Chronic muscular pain is rarely caused by a single muscle or even a group of muscles. It usually is a problem of damaging full- body movement patterns. Before you want to strengthen a muscle group you should be able to voluntarily release your muscles first.
Why stretching is not always the answer in chronic muscle tightness & pain
First of all I would like to make a distinction between static and active stretching. Remember how your doctor tests your reflexes by using this little hammer just below your knee to see if your lower leg kicks up? That reflex is called a stretch reflex. When you start lengthening en stretching your muscles beyond a points that’s comfortable, neurons start sending messages to the muscle fibers in order to contract the muscle again. This is a defending mechanism of your body in order to protect the muscles, tendons and joints against injury.
And now, and this is SUPER important to remember:
So we actually need to change the brain setting of the muscle tension through the unique technique of pandiculation, which I’ll tell you more about in a minute. Furthermore the stress reflex will most certainly kick in when you start passively stretching already chronically tight muscles. But here is the thing; just passively stretching does not change any damaging movement patterns that are causing your pain.
But should we stop doing yoga now?
So is there something wrong with stretching? Should we stop doing (yin) yoga all together? No, absolutely not! (Yin) yoga has countless other benefits. But if your chronic pain is caused by habitual muscular contractions as a result of damaging movement patterns, you should be able to release your muscles first before you start stretching or strengthening the muscles. You will come to find out that Somatic Exercises will actually improve your yoga practice and any other kind of sports or daily activities.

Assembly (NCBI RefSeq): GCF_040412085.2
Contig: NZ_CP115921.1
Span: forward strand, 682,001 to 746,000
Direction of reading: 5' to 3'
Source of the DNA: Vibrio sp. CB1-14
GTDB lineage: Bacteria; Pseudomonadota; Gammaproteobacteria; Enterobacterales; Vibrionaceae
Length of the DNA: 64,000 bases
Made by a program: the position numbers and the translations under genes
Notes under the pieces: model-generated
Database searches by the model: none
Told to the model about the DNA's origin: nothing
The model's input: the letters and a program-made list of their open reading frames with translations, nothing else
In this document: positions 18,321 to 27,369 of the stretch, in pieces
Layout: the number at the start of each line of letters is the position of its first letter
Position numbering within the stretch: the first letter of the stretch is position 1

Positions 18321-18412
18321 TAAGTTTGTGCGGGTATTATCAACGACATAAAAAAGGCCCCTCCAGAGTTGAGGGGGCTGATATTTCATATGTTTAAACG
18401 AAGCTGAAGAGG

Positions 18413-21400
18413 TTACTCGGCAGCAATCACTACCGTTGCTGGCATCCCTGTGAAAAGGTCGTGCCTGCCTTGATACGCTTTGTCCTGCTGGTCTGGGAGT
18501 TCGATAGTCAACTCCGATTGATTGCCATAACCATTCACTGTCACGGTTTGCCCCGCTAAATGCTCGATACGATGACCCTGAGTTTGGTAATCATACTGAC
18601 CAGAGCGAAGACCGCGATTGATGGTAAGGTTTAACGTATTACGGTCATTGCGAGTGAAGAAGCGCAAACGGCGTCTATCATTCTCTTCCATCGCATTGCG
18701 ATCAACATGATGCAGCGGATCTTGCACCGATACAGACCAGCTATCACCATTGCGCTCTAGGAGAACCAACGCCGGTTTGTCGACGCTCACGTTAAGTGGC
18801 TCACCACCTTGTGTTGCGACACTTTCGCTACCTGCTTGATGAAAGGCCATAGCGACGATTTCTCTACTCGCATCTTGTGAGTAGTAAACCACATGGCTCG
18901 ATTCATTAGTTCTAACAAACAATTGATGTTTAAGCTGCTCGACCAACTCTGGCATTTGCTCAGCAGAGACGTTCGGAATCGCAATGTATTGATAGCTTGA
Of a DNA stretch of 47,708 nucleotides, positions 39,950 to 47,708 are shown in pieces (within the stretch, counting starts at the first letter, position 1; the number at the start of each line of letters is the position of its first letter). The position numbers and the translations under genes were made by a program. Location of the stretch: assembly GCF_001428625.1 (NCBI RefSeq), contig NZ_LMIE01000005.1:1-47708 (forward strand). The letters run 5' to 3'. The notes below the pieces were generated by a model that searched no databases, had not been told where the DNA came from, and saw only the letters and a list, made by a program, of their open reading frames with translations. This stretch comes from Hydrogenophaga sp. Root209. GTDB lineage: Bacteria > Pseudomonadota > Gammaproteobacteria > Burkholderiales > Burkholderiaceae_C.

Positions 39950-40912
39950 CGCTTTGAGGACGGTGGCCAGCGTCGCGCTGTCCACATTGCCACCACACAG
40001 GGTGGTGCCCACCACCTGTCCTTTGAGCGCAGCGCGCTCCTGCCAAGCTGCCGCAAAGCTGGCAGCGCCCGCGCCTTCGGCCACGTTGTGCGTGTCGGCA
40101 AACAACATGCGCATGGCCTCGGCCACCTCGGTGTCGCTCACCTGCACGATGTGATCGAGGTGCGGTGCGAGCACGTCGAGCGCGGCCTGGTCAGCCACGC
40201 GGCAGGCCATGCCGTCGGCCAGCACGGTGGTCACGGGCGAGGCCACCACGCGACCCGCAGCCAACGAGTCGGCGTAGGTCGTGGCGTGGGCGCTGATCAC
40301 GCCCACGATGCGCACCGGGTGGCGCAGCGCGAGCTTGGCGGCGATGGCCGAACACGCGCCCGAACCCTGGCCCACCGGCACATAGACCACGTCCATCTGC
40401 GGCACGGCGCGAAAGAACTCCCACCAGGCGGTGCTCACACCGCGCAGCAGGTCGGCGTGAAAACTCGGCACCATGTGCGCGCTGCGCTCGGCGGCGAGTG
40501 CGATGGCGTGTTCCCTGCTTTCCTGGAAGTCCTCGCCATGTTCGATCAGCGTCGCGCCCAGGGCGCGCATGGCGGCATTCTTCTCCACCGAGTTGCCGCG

Why sensory motor amnesia is the real culprit
Our sensory motor patterns keep responding to our daily mental and physical stresses with specific muscular reflexes. In the long run these reflexes will create chronic muscular contractions, which we cannot voluntarily release anymore. This state of not being able to sense and control muscle groups is called sensory- motor amnesia and was discovered by Thomas Hanna.
Luckily these reflexes can be unlearned through specific somatic exercises. In this way you’re actually retraining the brain and nervous system and reprogramming the sensory motor system. Remember playing that new musical instrument or sport again. Before the new movements become automatic, you have to practice them slowly & repeatedly first.
Pandiculation releases muscle tention
By doing these very slow somatic exercises you allow your brain and muscles to sense, release and control overworked and chronically tight muscles. Thus retraining the posture and movement patterns that are causing you pain. The unique technique of first deliberately tightening your muscles and then very slowly releasing them is called voluntary pandiculation.
Have you ever seen a cat, dog or baby wake up from their nap? Animals tend to arch their spines and baby’s stretch out their little legs and arms. This movement of contracting and releasing muscles sends feedback about the level of muscle tension to your brain.
In this manner you’re resetting the resting level of muscle tension and thereby resetting the ability of muscle control. In other words: pandiculation reawakens your sensory motor system and ends the cycle of chronically tight muscles.
Thomas Hanna developed somatic movement exercises that use this natural pandicular response. I teach these somatic movement exercises in either private or group classes.